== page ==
University of Kentucky


Hall of Distinguished Alumni

William Nunn Lipscomb Jr.

Born in Cleveland, Ohio, on December 9, 1919. Abbott and James Lawrence Professor of Chemistry, Harvard University. Nobel Laureate in Chemistry, 1976. University of Kentucky, B.S., 1941.

The Nobel Prize in chemistry awarded Dr. Lipscomb in 1976 was the culmination of four decades of honors and citations for achievements in his profession.

Beginning with the Bausch and Lomb Honorary Science Award in 1937, followed by the Sullivan Medallion given in 1941 upon his graduation from the University, he received the Harrison Howe Award in Chemistry in 1958, the American Chemical Society Award for Distinguished Service in the Advancement of Inorganic Chemistry in 1958, the George Ledlie Prize (Harvard University) in 1971, and the Peter Debye Award in Physical Chemistry (American Chemical Society) in 1973. In 1978, he was given a certificate of distinguished merit by the UK Sepha chapter of Phi Beta Kappa.

During World War II, 1942-46, he served with the Office of Scientific Research & Development, at the same time pursued a doctorate at the California Institute of Technology. He received his Ph.D. degree from that institution in the latter year.

Dr. Lipscomb joined the faculty of the University of Minnesota in 1946 as an Assistant Professor of Chemistry, becoming an Associate Professor in 1950 and Professor in 1954. He was Acting Chief of the Physical Chemistry Division, 1952-54, and Chief, 1954-59.

He left Minnesota for Harvard in 1959, serving as Professor until 1971, when he was named Abbott and James Lawrence Professor. From 1962 to 1965, he was the Chairman of the Department of Chemistry at Harvard.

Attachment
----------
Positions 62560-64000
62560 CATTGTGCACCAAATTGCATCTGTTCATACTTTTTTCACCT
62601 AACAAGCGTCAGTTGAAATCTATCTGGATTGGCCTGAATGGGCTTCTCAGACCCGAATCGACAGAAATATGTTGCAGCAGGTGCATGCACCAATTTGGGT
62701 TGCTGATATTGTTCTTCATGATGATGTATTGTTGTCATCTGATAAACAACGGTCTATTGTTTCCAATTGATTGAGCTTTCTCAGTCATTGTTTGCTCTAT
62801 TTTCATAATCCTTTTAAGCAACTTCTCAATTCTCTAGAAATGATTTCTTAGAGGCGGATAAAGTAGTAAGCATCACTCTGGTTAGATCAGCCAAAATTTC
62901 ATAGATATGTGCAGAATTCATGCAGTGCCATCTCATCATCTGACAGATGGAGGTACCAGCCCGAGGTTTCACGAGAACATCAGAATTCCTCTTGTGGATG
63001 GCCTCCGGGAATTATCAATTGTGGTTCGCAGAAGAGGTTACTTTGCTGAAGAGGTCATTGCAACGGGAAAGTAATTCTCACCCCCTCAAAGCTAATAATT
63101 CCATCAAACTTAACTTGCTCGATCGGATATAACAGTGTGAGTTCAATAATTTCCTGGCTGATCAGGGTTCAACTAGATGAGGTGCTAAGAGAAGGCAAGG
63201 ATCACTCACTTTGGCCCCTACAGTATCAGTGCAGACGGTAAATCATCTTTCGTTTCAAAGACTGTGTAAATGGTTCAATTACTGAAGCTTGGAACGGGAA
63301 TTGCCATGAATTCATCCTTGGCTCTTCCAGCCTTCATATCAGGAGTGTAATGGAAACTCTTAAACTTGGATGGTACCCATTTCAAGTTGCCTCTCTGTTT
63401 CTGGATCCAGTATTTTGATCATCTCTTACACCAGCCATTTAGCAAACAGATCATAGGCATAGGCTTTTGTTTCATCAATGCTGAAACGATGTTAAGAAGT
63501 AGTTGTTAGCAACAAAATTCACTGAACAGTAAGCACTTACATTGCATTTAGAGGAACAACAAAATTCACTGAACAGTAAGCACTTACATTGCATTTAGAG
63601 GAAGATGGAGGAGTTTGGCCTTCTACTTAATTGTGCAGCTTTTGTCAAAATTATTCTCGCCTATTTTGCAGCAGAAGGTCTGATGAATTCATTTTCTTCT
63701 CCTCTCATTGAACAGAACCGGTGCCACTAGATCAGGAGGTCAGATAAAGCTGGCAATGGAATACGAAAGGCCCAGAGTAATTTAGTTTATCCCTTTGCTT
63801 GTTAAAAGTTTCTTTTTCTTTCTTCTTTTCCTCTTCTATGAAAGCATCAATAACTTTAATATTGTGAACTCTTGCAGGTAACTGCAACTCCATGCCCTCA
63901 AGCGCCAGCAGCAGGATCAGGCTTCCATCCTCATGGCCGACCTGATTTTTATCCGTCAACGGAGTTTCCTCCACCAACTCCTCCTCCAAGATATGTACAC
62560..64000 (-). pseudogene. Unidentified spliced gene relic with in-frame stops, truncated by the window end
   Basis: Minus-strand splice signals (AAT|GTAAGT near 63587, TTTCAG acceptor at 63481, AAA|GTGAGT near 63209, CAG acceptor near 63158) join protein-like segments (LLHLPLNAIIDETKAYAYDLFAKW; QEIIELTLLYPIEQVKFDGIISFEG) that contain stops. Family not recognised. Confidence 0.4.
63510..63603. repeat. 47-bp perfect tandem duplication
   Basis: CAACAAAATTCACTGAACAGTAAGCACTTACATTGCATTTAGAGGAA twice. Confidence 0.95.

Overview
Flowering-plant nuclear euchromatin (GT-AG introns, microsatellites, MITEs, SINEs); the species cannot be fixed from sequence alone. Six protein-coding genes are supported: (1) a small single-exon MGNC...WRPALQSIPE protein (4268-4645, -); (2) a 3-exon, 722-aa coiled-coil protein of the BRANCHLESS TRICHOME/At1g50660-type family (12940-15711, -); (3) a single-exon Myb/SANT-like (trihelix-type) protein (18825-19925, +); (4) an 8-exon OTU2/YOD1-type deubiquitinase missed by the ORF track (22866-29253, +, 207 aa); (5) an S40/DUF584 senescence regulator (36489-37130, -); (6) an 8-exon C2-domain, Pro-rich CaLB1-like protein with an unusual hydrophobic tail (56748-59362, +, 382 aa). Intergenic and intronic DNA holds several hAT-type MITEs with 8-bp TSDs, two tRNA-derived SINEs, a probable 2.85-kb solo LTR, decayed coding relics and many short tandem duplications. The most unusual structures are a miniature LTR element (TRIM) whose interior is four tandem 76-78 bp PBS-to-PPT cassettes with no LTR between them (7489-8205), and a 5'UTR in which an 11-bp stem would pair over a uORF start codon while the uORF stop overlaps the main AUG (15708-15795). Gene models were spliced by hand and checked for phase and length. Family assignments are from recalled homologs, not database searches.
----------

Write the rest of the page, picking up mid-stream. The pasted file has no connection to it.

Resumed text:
His honorary degrees include an M.A. from Harvard (1959), D.Sc., University of Kentucky (1963), Doctor, honoris causa, University of Munich (1976), and D.Sc., Long Island University (1977).

In addition to the Distinguished Alumni Centennial Award given by the University of Kentucky in 1965, he received the Distinguished Alumni Award from California Institute of Technology in 1977.

Dr. Lipscomb's research interests have been in the relationship between structure and function, including the relationship of three-dimensional structure and mechanisms of enzymes and other proteins, and the relationship of geometric and electronic structures in theoretical inorganic and organic chemistry.

His lectures and seminars have been taken to nearly two score universities in the United States and he has lectured in Moscow, Switzerland, England, Paris, Stockholm, The Netherlands, Sicily, Munich and Hamburg, Germany, many of them resulting in return invitations for participation in seminars and special lectures.

The name lipscomite was given by J. W. Gruner to an iron phosphate mineral, in 1953. He has served as editor of at least two noted professional journals, and chaired a number of conferences and study groups. He was a member of the Board of Trustees, Museum of Science, Boston, 1965-68, and has served on several other advisory committees.

William Nunn Lipscomb Jr. was named to the Hall of Distinguished Alumni in February, 1965.

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